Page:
Non-California Adventure: Ann Arbor, MI
Once in great while, my job requires me to travel. Since my field is unglamourous, the destinations usually aren't either. New York? Miami? Las Vegas? Done them all, but always on my own dime.
No, when the company foots the bill, it's usually for a trip to someplace like Greenville, South Carolina or Hartford, Connecticut. Cities where people live and work, not where tourist come to play. But this isn't to say that these aren't worthwhile locales to visit. Downtown Greenville was contemporary with the requisite Southern charm and character. The restaurants offered stick-to-your-ribs food that still haunts my dreams. One of the best plates of fried chicken I've ever had I ate in Greenville.
A few weeks ago it was Ann Arbor, Michigan. Having visited Michigan only once before, in a city called Pontiac, I half expected Ann Arbor to be more of the same. Pontiac, from what I remember of that trip I took exactly a decade ago, was a blue-collar town with more fast food joints than anyone could ever need or want. But as soon as I arrived in Ann Arbor, I knew -- this ain't Pontiac.
Anchored by the University of Michigan at its nucleus, Ann Arbor is a college town brimming to its borders with coffee shops, book stores, and restaurants -- a midwestern burg with hints of Berkeley liberalism, a splash of Manhattan class, and the polish of Pasadena. But to compare Ann Arbor to other cities is to insult it. It's got a proud personality all its own.
And what I found on my own was only surface level scratch, confined to a few hours on a night I had free time. But I was so impressed by what I saw that on my flight back to Orange County, I made a vow -- to be better prepared the next time I was sent out this way. My mission: to eat where the locals eat; to walk where they tromp.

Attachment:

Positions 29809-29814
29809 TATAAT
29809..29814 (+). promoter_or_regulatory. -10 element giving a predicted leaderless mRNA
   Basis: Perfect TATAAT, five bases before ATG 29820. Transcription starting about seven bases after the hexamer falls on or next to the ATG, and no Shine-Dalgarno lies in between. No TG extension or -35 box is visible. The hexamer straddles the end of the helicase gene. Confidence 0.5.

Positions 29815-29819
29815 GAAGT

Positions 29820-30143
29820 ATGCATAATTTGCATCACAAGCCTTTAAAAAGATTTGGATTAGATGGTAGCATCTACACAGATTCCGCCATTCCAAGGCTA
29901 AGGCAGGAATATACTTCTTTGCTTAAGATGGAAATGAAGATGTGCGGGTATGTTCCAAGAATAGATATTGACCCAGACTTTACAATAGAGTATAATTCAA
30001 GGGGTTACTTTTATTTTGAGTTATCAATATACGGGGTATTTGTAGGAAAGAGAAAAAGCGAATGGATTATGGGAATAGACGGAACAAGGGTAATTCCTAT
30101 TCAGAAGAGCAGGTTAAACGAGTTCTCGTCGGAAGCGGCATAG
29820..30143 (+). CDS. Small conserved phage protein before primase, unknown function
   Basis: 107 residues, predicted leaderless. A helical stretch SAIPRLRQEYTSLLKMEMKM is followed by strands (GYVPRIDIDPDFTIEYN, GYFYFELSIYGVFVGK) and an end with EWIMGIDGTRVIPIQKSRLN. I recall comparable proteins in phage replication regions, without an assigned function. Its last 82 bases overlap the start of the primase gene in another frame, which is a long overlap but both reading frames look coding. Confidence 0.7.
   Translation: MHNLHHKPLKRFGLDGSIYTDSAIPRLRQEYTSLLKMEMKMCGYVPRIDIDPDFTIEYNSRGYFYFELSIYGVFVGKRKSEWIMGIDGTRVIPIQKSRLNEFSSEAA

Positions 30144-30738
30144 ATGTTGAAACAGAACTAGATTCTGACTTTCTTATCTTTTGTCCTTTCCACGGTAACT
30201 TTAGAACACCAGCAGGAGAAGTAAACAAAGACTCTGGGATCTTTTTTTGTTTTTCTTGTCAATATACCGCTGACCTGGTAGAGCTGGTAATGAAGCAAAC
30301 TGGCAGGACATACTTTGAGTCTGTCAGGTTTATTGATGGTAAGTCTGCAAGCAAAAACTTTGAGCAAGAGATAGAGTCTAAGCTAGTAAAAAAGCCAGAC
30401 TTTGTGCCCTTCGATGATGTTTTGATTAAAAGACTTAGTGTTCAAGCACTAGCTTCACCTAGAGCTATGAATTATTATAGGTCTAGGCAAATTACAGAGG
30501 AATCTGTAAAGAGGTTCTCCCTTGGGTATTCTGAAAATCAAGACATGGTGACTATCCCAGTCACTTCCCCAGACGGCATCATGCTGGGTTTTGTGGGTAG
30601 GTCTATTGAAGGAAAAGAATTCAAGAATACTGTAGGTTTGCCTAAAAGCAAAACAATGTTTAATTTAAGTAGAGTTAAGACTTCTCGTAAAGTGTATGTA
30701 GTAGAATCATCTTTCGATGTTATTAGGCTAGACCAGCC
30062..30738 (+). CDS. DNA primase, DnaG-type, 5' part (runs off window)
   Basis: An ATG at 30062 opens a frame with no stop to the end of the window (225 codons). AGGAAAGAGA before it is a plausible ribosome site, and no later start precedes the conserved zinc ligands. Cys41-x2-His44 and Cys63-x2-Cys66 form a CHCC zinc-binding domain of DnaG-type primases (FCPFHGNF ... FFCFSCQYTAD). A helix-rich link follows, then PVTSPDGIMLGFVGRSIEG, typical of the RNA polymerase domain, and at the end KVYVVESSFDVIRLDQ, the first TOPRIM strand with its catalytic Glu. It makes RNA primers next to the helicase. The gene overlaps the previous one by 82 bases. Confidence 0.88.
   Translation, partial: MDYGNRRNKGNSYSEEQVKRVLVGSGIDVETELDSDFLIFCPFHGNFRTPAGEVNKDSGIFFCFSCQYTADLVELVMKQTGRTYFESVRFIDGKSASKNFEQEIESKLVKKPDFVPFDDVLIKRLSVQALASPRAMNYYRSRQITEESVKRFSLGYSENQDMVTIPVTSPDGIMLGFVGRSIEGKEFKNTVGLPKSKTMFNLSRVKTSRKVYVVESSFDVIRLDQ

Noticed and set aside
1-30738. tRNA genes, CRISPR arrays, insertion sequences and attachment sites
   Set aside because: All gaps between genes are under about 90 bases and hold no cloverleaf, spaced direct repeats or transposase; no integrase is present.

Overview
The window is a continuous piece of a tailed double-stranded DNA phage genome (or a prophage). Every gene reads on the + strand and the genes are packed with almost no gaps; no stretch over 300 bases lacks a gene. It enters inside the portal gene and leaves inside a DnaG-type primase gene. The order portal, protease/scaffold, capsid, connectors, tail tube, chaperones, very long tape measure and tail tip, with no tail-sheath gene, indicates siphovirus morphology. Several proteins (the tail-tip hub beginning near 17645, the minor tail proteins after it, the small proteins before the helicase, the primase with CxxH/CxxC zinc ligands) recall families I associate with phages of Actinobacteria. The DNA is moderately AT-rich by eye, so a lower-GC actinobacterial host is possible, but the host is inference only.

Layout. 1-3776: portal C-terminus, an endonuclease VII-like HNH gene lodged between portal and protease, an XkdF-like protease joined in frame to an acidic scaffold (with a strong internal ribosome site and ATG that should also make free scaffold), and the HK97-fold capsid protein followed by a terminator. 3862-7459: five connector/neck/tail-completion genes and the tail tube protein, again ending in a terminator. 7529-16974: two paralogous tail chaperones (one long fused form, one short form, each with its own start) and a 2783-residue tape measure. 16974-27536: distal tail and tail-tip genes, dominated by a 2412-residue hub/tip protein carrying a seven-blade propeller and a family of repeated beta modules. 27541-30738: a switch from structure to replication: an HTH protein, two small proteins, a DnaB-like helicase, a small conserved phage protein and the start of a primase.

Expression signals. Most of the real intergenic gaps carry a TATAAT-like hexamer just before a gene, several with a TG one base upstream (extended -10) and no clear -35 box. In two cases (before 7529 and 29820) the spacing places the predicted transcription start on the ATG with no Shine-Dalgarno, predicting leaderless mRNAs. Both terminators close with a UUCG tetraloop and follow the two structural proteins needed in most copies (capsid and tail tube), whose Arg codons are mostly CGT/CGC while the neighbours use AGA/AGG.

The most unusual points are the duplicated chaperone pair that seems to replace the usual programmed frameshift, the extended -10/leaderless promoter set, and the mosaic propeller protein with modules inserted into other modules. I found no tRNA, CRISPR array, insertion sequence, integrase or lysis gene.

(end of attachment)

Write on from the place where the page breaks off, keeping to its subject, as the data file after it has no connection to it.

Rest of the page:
A scant few weeks later I learned that I would be returning to Ann Arbor for a second time. Without hesitation, I e-mailed Joy, a reader of this humble blog, who now lives in Irvine but used to be an Ann Arbor local. She graciously provided a list of her favorite haunts. I printed her recommendations, stuffed it in my travel bag, packed a camera, and booked an extra day at the hotel.
A2, as locals like Joy called it, has two institutions other than the University that are destinations in and of themselves: Krazy Jim's Blimpy Burgers and Zingerman's Delicatessen.
Blimpy Burgers was an enthralling experience. I was giddy with delight when I first saw the place. It's a small, greasy spoon with old swivel chairs. The line to order saddled up to a sizzling griddle and a bubbling deep fryer.
I was eager to eat, but one thing Joy said stuck in my mind. She warned that the people who worked there sported an attitude and expected that customers order with precision and without hesitation. I was thinking Soup Nazi from Seinfeld, but didn't really believe it.
Rude midwesterners? Impossible.
The first visit I made was on a weeknight. The joint was nearly empty, but alas, it didn't stop the young grill-man from yelling at a customer who was unwise enough to answer his cell phone in line.
"Take it outside! Can't you read the sign!?" he said as he pointed at it with his greasy spatula.
So before I saddled up to order, I wiped the smile off my face, righted myself, and rehearsed what I would say over and over in my mind.
"Double with egg, on an onion roll. Double with egg, on an onion roll."